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Is your dog too heavy? Watch out for these signs

If you’ve been wondering “how heavy should my dog be?” you’re certainly not alone. Many pet parents struggle with caring for underweight or overweight dogs, though it’s not always clear how heavy is too heavy for a dog. Fortunately, there are a few signs you can keep an eye out for to ensure your canine companion stays happy and healthy no matter his size.

All in all, your dog’s ideal weight will depend a lot on his breed and genetics. It may be useful to indulge in a DNA test for dogs to help you determine any unknown health risks and breed information, though this is certainly not required to take great care of your pet. All you truly need is the time to research and some patience for the lifestyle changes ahead — if your pup needs them, that is.

How much should my dog weigh?

When it comes to people, a nearly endless number of factors affect one’s weight. With dogs, though, it’s important to consider their breed before all else. Of course, this isn’t always straightforward for dogs who are rescued or mixed breed. In these cases, your veterinarian can help you determine a proper weight for your furry friend.

The American Kennel Club (AKC) has an extensive list of ideal weights for every breed of dog that can help you know what to aim for. It’s also important to note that male dogs are often heavier and larger than females, so being slightly out of range isn’t necessarily a cause for concern — just talk to your vet to be sure.

A Shiba Inu dog looks at the camera while someone reaches down to pet him
Image used with permission by copyright holder

How do I know if my dog is a healthy weight?

Although you can look for weight-related health changes, these visible symptoms might not be present. That’s what makes canine obesity so dangerous: It’s easy to ignore an extra few pounds when your pet looks otherwise healthy. We can’t always see the consequences of extra weight, though there are many.

These are some of the most common health complications of obesity in dogs:

  • High blood pressure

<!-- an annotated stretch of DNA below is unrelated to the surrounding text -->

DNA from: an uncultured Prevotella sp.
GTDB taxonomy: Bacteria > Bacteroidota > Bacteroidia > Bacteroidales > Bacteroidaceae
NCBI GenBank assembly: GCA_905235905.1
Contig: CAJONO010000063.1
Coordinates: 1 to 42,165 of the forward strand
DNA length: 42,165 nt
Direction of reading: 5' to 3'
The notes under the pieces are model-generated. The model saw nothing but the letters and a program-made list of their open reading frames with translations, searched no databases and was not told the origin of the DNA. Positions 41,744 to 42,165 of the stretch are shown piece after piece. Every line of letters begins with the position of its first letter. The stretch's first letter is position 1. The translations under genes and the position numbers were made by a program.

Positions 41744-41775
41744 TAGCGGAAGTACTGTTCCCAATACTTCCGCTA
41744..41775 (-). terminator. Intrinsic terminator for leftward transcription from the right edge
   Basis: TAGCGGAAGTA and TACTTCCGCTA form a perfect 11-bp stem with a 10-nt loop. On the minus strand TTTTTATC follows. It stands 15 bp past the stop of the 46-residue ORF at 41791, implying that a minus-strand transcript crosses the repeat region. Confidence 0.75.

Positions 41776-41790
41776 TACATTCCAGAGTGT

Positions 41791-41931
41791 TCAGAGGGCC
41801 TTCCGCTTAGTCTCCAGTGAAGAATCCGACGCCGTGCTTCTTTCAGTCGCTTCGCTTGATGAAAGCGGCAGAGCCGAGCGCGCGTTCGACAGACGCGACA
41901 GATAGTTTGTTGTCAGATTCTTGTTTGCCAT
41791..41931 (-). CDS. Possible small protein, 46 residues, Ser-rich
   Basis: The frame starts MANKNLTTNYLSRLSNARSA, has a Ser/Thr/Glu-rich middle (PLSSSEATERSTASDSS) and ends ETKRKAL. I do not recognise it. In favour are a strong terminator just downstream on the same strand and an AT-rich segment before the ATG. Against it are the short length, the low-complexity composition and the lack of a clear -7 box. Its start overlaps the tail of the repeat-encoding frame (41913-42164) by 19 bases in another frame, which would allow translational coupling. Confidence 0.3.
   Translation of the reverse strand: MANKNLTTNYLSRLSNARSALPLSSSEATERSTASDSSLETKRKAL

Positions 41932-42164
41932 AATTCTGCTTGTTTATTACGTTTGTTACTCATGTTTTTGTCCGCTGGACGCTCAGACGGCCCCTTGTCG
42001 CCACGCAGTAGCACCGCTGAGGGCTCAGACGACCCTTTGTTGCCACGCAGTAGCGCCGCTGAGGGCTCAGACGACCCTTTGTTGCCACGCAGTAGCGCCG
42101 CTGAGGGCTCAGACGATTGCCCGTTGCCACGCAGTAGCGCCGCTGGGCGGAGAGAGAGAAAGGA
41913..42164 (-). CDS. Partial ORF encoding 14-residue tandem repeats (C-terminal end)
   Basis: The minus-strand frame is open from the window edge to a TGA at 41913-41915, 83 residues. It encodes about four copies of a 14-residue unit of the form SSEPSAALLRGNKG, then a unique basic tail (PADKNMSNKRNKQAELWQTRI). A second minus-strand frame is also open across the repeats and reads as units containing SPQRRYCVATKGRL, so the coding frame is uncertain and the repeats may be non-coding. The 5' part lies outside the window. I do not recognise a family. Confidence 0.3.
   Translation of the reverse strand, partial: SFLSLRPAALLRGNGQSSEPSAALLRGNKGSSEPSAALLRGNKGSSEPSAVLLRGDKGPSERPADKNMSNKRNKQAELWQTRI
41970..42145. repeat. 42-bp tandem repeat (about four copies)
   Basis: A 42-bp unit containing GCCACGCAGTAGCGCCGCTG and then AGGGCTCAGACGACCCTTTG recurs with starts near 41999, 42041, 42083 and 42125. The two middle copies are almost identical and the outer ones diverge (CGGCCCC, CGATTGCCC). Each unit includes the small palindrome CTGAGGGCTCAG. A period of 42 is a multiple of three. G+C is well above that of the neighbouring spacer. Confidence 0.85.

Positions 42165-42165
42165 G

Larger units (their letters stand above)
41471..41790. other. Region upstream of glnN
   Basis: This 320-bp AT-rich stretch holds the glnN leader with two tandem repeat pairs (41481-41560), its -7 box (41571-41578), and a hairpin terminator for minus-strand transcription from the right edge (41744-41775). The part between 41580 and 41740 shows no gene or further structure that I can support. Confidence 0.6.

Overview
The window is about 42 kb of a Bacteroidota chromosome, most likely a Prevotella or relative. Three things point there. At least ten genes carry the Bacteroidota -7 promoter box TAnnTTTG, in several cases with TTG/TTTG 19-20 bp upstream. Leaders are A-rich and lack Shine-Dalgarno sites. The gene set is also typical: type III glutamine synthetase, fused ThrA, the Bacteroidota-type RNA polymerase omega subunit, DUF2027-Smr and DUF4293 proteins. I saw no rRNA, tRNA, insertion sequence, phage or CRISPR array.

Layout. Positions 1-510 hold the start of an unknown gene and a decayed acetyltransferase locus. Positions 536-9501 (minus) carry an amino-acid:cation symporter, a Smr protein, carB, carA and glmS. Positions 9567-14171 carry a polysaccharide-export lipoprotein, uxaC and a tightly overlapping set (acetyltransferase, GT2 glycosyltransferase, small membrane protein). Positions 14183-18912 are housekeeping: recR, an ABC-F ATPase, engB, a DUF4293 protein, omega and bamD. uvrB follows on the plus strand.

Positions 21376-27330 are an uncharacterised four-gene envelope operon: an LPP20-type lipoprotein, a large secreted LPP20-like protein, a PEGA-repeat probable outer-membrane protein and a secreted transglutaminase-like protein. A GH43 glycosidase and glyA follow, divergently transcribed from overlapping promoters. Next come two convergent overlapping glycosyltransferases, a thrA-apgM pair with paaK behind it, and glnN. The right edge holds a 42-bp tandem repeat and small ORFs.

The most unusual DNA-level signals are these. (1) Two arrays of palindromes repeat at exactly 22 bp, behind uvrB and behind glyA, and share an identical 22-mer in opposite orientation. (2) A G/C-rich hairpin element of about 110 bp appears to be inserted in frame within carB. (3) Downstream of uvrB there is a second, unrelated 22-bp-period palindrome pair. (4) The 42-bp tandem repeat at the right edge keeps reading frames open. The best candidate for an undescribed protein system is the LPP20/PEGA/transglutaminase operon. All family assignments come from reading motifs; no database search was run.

• Kidney disease
  • Liver disease
  • Arthritis
  • Diabetes
  • Higher cancer risk
  • Urinary tract infections
  • Heart failure

The most effective way to ensure your dog is at a healthy weight is to get your pup on the scale. Any vet’s office will have a scale, and you may not even need an appointment to use it. Just let your vet know you’d like to weigh your dog, and the rest will be taken care of. Some pet stores have dog-sized scales, too.

A poodle mix dog sits on an armchair
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How heavy is too heavy for a dog?

Another way to tell if your dog is too heavy is to look at his body shape. This can be tricky for dogs with a lot of fur, so you may want to feel around with your hands to be extra sure.

According to the AKC, a healthy dog should have a defined waist toward the back of their body. If, when looking down at your pup from above, your dog is more oval-shaped than straight on the sides, he may be overweight. A sagging stomach or waist is another sign of obesity in canines, as is extra fat surrounding the ribs (you’ll have to feel for this with your hands).

Keeping an eye on your dog during exercise can also clue you in that your pup isn’t doing well with the extra weight. He may pant or breathe more heavily, move slower than normal, or walk with a waddle.

All in all, the best way to determine your pet’s health is to weigh him regularly. If you find a problem with your four-legged friend’s number on the scale, your veterinarian can advise you on the best lifestyle changes to reduce your dog’s weight. Swapping out your dog’s diet for a weight-loss product can be helpful, as can more exercise and playtime. No one likes laying off the treats, but it’ll help your dog’s health in the long run.

It may sound overwhelming, but don’t worry, pet parents — you’ve got this! There are so many other dog owners who have been in this spot, and your vet is always on your side, so you’re sure to find as many tips, tricks, and encouraging words as you need.

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Gabrielle LaFrank
Gabrielle LaFrank has written for sites such as Psych2Go, Elite Daily, and, currently, PawTracks. When she's not writing, you…
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